Robert Murphy is not a CPA, but an adjunct professor of economics, and he apparently has no clue what the bookkeeping entries he cites in his own article prove (They proves my position, Bob. :chuckle:). It's also possible that he, like so many others, are spreading false propaganda knowing fully what is going on. I will assume that he has simply taken the central bank's word at face value as you have. They say "we create money" and he believes them because he doesn't understand the scam, or doesn't understand the definition of words.

I learned what I know from a CPA who learned it from CPA bank auditors and former bankers concerned for the nation, and I spent the last decade studying the issue.

elohiym, do you agree that this is how I've been saying that fractional banking creates money, earns interest on the created funds, and then expunges that created money as it is paid back?

So your argument is that banks create money when they make loans because people claim they create money when they make loans? :squint: I doubt you will argue that abortion is not murder because the medical and legal establishment calls it something else. Woe unto those who call bitter sweet, Bob. Don't join them in their folly.

And this is from the Ludwig von Mises Institute which, unlike most others, does not have a reputation as an institutional defender of fractional banking.

Bob, you are going to have stop being gullible. The bookkeeping entries don't lie, and you have them right in front of you. Explain the liability to the bank, if they "create" money. Prove owing legal tender is legal tender. Explain why the bank liability is called "borrower deposit." Explain how a bank can legally own a promissory note without first giving the "borrower" legal tender. Prove that banks "have a license to print money." In short, address my points and prove your position is not a fantasy.

Can't I choose other options?

You can choose to serve whoever you want. But I strongly suggest you don't attempt to deceive people as you have with your post title. That was really low, Bob. You tried to imply that the material I linked to was for fifth graders and the material you linked to was for ninth graders while concealing that the material I linked to was for grades 5-12, and evading my salient point in post #42 that if an adult calls a bank and asks them where the money to make loans comes from they will be told the same thing as in the 5-12 grade publication I linked to (I have recorded conversations with banks proving that).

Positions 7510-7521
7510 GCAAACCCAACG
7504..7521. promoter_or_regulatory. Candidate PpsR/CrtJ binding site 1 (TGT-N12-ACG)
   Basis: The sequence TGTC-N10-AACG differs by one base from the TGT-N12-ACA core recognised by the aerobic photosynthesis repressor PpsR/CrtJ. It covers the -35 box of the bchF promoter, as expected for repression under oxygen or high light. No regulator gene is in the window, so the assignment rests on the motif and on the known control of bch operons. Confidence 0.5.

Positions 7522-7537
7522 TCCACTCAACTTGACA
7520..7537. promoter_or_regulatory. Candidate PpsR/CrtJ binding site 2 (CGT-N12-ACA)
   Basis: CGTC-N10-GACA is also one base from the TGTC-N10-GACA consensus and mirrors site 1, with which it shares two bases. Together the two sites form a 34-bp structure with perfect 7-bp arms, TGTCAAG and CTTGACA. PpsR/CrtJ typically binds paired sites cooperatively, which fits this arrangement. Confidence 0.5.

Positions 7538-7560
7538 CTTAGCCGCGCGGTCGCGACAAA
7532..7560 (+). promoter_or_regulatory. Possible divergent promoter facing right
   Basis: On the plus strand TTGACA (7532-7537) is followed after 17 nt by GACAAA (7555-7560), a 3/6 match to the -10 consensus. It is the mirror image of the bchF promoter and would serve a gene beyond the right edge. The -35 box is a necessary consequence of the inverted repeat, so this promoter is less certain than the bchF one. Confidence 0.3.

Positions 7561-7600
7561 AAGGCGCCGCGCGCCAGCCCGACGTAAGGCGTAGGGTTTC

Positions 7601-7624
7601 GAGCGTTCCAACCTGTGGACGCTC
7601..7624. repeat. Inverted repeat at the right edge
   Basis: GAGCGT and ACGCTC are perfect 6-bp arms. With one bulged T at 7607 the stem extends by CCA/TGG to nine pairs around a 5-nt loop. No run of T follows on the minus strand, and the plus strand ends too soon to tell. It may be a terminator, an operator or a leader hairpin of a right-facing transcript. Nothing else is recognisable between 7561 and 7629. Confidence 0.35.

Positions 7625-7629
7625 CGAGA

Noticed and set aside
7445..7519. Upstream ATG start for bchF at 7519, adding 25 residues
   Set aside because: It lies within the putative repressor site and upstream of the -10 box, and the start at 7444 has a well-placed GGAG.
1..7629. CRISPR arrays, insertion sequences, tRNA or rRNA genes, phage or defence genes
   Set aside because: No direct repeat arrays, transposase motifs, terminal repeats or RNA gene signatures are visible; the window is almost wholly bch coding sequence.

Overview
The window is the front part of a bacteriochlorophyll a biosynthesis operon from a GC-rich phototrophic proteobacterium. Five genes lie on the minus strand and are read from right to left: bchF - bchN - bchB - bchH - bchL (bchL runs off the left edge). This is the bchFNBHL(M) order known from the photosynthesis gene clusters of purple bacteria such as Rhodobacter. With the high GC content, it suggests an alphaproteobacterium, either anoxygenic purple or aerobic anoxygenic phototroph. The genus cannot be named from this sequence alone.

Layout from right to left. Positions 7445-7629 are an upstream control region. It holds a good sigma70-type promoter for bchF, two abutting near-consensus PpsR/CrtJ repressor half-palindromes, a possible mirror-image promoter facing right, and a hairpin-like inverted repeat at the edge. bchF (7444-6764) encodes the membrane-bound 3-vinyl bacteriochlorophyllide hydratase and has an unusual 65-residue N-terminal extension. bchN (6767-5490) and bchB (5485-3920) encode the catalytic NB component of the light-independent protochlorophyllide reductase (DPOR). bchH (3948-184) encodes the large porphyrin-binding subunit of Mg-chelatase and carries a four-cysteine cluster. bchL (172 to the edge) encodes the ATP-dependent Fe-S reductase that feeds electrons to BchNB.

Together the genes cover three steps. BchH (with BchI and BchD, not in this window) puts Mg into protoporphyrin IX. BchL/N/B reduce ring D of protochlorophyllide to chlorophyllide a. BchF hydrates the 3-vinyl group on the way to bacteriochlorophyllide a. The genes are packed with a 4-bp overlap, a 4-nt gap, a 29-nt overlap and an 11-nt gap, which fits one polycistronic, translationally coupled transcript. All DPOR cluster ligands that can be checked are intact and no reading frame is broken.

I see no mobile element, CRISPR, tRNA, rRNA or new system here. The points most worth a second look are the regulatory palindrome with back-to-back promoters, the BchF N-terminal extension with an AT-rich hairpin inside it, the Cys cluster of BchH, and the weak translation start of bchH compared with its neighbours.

If so, I choose not to be known as an apologist for the Fed, but a defender of fiat money and fractional banking because...

Three separate issues, Bob. I have no objection to fiat money, just governments making fiat money legal tender; that appears to be something you are an apologist for. If not, then address my points regarding the matter.

The Federal Reserve Bank and fractional reserve banking per se are inherently immoral. They operate based on the fraudulent conversion of wealth and an illegal monopoly on the issuance of legal tender through that fraud.

...such a system can function within God's principles of justice, and can be especially effective and efficient, thus benefiting mankind toward bringing billions of men, women, and children out of poverty.

Your idealism ignores reality, Bob. Guess you missed the financial meltdowns over the last century and how much misery and poverty they have caused, directly and indirectly, worldwide. Guess you just can't grasp how any system that necessitates fraudulent conversion is inherently immoral. And it's clear that you either don't understand the meaning of words (like asset, liability, legal tender, etc.) or you are intentionally using Orwellian newspeak.
 

elohiym

New member
Bob,

I recommend you watch the film The Secret of OZ. You can watch it free on YouTube. Here's the video:

The Secret of Oz


It's an excellent film, although Bill Still unfortunately parrots the same misunderstanding, claiming the "banks create money from thin air." What I like about the film is that it leaves one with no doubt that fractional reserve banking is inherently evil. The film discourages the return to the gold standard by showing that it was the banks throughout history that wanted a gold standard. And it shows how government issued debt-free fiat money has worked throughout history and why it has been violently opposed by the bankers.
 

elected4ever

New member
Bob,

I recommend you watch the film The Secret of OZ. You can watch it free on YouTube. Here's the video:

The Secret of Oz


It's an excellent film, although Bill Still unfortunately parrots the same misunderstanding, claiming the "banks create money from thin air." What I like about the film is that it leaves one with no doubt that fractional reserve banking is inherently evil. The film discourages the return to the gold standard by showing that it was the banks throughout history that wanted a gold standard. And it shows how government issued debt-free fiat money has worked throughout history and why it has been violently opposed by the bankers.
I think he is right on. It does not really matter if the banks create money of not, the fractional banking system has that effect.

I am not a gold bug because there is not enough gold to fund the nation. The problem is that the states are required to pay their debts in gold making a gold standard mandatory, constitutionally. I am in favor of a debt free currency printed by the government. The value to be established by congress, the repeal of the entire bank basted monetary system and making reserve banking a form of counterfeiting.
 

elected4ever

New member
Originally Posted by Bob Enyart


e4e, I claimed that, "Requiring a gold standard inflates the value of gold by fiat" to which you replied:

Regardless of some inscrutable particulars, the law of supply and demand determines value, and if a government requires gold to back its currency, the government thereby significantly increases demand and limits the supply of gold as a commodity. So e4e I don't know how you could disagree that requiring a gold standard would inflate the value of gold. And that would happen by fiat, that is, by the word of a government official, or a constitution, requiring a gold standard.